If you are injured at work, you may be eligible for Workers’ Compensation benefits which provides for lost wages, medical benefits, and, in some cases, disability benefits. While the workers’ compensation program is designed to protect injured workers, it also protects employers from personal injury lawsuits. This is because neither the employer or the employee are deemed to be at fault. Depending on the circumstances; however, a workplace injury may also be grounds for a third-party injury claim.
Workers’ Compensation Benefits at a Glance
Workers’ compensation provides temporary disability benefits to cover a portion of your wages while you’re off work, as well as all of your medical expenses. First, workers who sustain a job related injury or illness are eligible to receive partial compensation for lost wages equal to two-thirds of their weekly wages.
Additionally, all necessary medical treatment for work-related injuries or occupational illnesses are paid no cost to the employee, including doctors visits, prescription medications, surgical procedures and any physical therapy, rehabilitation or other treatment you need to recover. Finally, workers who suffer a permanent impairment that results in a partial or total disability may be entitled to either temporary or permanent disability benefits.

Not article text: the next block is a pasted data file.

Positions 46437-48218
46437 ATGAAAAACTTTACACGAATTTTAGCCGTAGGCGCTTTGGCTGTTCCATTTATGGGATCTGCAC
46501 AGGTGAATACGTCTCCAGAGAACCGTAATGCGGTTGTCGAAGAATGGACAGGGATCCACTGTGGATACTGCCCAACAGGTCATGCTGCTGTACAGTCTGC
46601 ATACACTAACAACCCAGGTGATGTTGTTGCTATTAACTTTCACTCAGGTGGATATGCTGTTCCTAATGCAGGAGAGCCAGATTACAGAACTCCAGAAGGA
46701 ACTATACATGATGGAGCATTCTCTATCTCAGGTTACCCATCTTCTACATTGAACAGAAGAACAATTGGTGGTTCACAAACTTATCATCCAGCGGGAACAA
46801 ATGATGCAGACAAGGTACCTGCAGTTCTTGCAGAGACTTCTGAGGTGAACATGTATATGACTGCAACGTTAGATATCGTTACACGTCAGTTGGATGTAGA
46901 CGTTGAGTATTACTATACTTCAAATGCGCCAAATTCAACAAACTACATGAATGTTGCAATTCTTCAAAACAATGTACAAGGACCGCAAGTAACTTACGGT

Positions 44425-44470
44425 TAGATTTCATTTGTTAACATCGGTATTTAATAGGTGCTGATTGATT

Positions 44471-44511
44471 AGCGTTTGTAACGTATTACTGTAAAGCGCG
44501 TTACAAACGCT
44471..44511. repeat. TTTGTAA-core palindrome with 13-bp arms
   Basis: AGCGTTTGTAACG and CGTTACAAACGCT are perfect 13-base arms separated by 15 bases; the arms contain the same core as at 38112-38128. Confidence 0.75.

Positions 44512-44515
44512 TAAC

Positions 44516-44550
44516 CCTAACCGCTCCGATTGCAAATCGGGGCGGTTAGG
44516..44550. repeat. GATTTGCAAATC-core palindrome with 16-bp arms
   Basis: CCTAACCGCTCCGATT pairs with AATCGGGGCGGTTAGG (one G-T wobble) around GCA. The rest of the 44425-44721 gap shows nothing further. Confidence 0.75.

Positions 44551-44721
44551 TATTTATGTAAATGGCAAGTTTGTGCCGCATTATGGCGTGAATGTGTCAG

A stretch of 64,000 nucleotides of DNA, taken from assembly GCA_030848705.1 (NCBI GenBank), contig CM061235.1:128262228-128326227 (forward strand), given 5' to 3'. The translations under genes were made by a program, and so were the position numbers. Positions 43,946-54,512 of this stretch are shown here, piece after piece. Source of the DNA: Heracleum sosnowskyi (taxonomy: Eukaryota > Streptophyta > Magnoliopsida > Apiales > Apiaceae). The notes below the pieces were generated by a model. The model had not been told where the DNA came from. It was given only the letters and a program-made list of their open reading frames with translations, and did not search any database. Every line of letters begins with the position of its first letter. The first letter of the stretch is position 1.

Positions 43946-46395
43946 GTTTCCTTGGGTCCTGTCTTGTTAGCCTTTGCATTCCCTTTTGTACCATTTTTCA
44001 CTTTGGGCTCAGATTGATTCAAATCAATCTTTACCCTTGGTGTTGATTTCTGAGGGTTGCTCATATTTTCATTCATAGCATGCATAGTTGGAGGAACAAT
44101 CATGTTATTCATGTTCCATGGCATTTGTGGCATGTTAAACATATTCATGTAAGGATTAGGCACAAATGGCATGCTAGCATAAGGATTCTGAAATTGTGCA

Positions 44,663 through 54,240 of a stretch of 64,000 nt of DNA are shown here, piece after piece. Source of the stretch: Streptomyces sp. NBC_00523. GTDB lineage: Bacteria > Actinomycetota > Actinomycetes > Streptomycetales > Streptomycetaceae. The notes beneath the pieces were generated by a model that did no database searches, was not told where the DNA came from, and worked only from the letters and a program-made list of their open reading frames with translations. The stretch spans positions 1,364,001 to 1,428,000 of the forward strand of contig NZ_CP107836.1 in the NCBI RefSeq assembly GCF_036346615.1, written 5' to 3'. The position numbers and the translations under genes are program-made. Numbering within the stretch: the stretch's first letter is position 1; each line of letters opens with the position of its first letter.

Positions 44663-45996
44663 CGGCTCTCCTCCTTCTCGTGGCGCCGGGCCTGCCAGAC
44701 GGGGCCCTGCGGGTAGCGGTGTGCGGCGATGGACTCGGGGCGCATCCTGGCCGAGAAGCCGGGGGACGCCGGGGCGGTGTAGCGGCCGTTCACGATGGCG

While this seems straightforward, obtaining workers compensation benefits can be complicated with numerous forms to complete and procedures to follow. An experienced attorney can help you navigate the process and make sure you obtain the benefits you deserve. At times, however, an employer or the insurance carrier may question whether the injury actually occurred in the workplace or deny any liability by claiming your injury was caused by a pre-existing condition. If your application for workers’ compensation benefits has been denied, an attorney can also assist with an appeal and continue to fight for your rights.
Lawsuits Over Workplace Injuries
Although workers compensation provides benefits to injured workers while simultaneously protecting employers from civil lawsuits, certain job-related injuries and illnesses arising from negligence may be grounds for a third-party injury claim. If you were injured by defective equipment or a toxic substance in a factory or construction site, for example, a products liability lawsuit can be brought against the manufacturer or distributor. On the other hand, an employer that does not carry workers’ compensation can also face legal action over a workplace injury.
Contact a West Virginia Personal Injury Attorney Today
If you have been injured on the job, an attorney experienced in workers’ compensation benefits can assist with your claim and also pursue an appeal if your benefits have been denied. At the same time, an attorney can also assess whether you have grounds for a personal injury lawsuit for your workplace injury.